The Night I Woke Up

by Arri R. D.
California, United States
genre: Horror

At exactly 2:13 am, I awoke with a start– or was I still dreaming? – to the sudden realization that someone–no, something was at the door. The grandfather clock in my living room had chimed 13 minutes prior and it was several hours before it occurred to me that it hadn’t chimed since. I didn’t let it in. I didn’t move an inch from my bed. Or did I?–because in mere moments it was peering down at me. I didn’t hear it approach. Or maybe it had been there all along? It was so impossibly tall, 8 feet at least, and peered down through many eyes that seemed to surround and envelope me. I saw it in glimpses: feathers dark like a raven’s, nails sharp as talons, eyes wide and all-encompassing, skin cloaked in shadows. It did not want to be seen. It didn't want anyone to know what it was up to.

Its laughter followed me down the hall as I tried to run on my old knees that barely remembered how to walk. How foolish, it seemed to say. You mortals who worship us by day, then fear us at night. Didn’t you know I was coming? Don’t you know you can’t escape? It took delight in my panic, amusement in my desperate attempts to flee. I ignored the fancy, expensive chair my son bought me three summers ago and thundered down the stairs. The thing met me in the living room, propped against the grandfather clock that had been passed down from my mother, which had been passed down from her mother, which had been passed down from her mother. It leaned against the clock with the familiarity of someone who had lived with it before and grown to love it despite its loud, annoying chimes that startle you awake every hour. It seemed to be mocking me in the way it imitated my habits, the tilt of my head, the squint of my eyes. I had never feared it more.

For it became terrifyingly clear that whatever it was knew me, perhaps better than I knew myself. It has seen my dreams, it’s familiar with my nightmares, and it knows my fears by heart. And here it is to deliver. To show me what it has learned over the years. 

Like it’s judgment day. 

“Please.” My voice was so soft, so fragile, I wasn’t even aware I’d spoken at first. Not that it would’ve mattered. The thing just surrounded me with its inescapable stare, looking down on me from all angles. When it spoke, the words came from no mouth I could see and the voice grated against my ears until I was sure I could feel blood dripping down my face. I could not understand it. It spoke no mortal language I’d heard. 

The thing let me run away. I raced to the kitchen, looking for something with which I could protect myself. I grabbed a serrated kitchen knife and braced myself at the far end of the room, sure that any second the thing would round the corner, tired of this foolish game of cat chases mouse. But the doorway remained empty, and I continued to shake in the corner of my kitchen, knife unsteady in my hand, with no one present to fear or fight.

I felt the eyes before I saw them. Leaping from the corner and scrambling against the counter across from me, I turned around to see it standing where I had just stood, its eyes twinkling with laughter. I held the knife up to protect myself, ashamed of how much my hand shook before me. It did not react at all, save for another painful sound, loud in my ears, that sounded suspiciously like laughter. Oh, mortals, it seemed to admonish. So primitive. So stupid.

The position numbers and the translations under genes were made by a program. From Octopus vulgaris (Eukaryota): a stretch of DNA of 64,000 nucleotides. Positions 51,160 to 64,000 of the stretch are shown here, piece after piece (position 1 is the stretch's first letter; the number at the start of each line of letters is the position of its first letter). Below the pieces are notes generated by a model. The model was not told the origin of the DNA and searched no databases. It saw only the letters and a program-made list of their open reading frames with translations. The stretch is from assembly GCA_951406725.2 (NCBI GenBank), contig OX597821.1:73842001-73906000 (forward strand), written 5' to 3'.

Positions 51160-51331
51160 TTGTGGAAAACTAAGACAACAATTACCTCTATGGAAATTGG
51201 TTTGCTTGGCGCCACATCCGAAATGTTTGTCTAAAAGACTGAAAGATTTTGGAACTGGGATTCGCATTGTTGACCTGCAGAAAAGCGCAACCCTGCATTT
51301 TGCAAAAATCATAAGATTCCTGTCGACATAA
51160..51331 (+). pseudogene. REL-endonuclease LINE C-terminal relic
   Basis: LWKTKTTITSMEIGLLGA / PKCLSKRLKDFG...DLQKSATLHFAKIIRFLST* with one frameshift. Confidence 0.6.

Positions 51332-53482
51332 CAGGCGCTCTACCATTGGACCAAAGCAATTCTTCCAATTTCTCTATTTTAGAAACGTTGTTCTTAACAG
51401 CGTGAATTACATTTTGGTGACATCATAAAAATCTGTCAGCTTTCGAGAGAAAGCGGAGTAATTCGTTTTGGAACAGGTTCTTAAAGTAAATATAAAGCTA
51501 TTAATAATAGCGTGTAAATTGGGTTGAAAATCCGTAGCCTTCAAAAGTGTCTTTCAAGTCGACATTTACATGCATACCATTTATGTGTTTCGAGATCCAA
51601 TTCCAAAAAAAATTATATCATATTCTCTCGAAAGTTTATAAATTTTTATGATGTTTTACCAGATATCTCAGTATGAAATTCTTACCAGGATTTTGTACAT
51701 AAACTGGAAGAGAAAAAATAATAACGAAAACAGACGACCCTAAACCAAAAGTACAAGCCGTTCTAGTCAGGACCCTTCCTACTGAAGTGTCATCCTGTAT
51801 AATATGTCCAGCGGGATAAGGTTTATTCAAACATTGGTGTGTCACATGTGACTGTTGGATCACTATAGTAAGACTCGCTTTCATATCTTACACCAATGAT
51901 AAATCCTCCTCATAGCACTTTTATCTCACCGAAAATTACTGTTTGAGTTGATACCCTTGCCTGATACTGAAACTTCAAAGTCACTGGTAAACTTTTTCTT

The thing advanced first this time, taking what may have been a small step but crossed half of the distance between us and provoked a guttural sound to crawl up my throat. I ran as fast as I could, which I knew from my granddaughters’ joking jabs was not very fast. The thing, in hindsight, wasn’t moving with any sense of urgency at all. As if it knew, no matter what I did, that it would win in the end. I aimed for the backyard, hoping someone or something could hear me from outside.

I made it outside by some amazing feat, and, stumbling on unsteady feet, looked up into the sky, arms open wide, hoping the guidance of the stars could protect me from whatever monster was at my tail. 

“Someone, please, hear my call,” I begged, but as my eyes adjusted, I was faced with the tragic howling of a storm, swirling and angry, howling all around me. I stood perfectly in the eye of the storm, but in the sky above me, there were no stars. The moon wasn’t shining her light down on me. It was as though all of space and beyond had closed its eyes to hide and instead, I was met with chilling darkness. As I watched, gaze lowering in defeat, lightning struck my backyard and illuminated the devious face of the thing, now before me in the yard. I tried to back up towards my house, but then suddenly it was behind me, then to my left, then to my right. And I supposed this was it, my ultimatum. No matter where I ran, it would catch me, so what was I really running from? Myself? Time? The inevitable? But if I stood still, and the thing took me away, what then? What would become of me? What of everything I was working on? What about all the plans I’d made? What would become of them?

When the thing took another step, I stayed still. It then spoke to me, voice amplified even louder than before but, to my surprise, perfectly clear.

“Keep running if you’d like, it merely delays the inevitable.”

I tried to look into its eyes, or one of them. They were dark, all-knowing, and chillingly calculated, but I did not look away. “I won’t run this time.”

It observed my shagged shoulders and my dejected voice and nodded. And the world went dark.

They say the stars returned to the sky when the angel took me. They say the clock once again resumed its obnoxious chimes and the storm clouds dispersed into a clear, starry night. All is as it should be. In hindsight, I needn’t have been scared. I should’ve known, the angel was simply taking me home.

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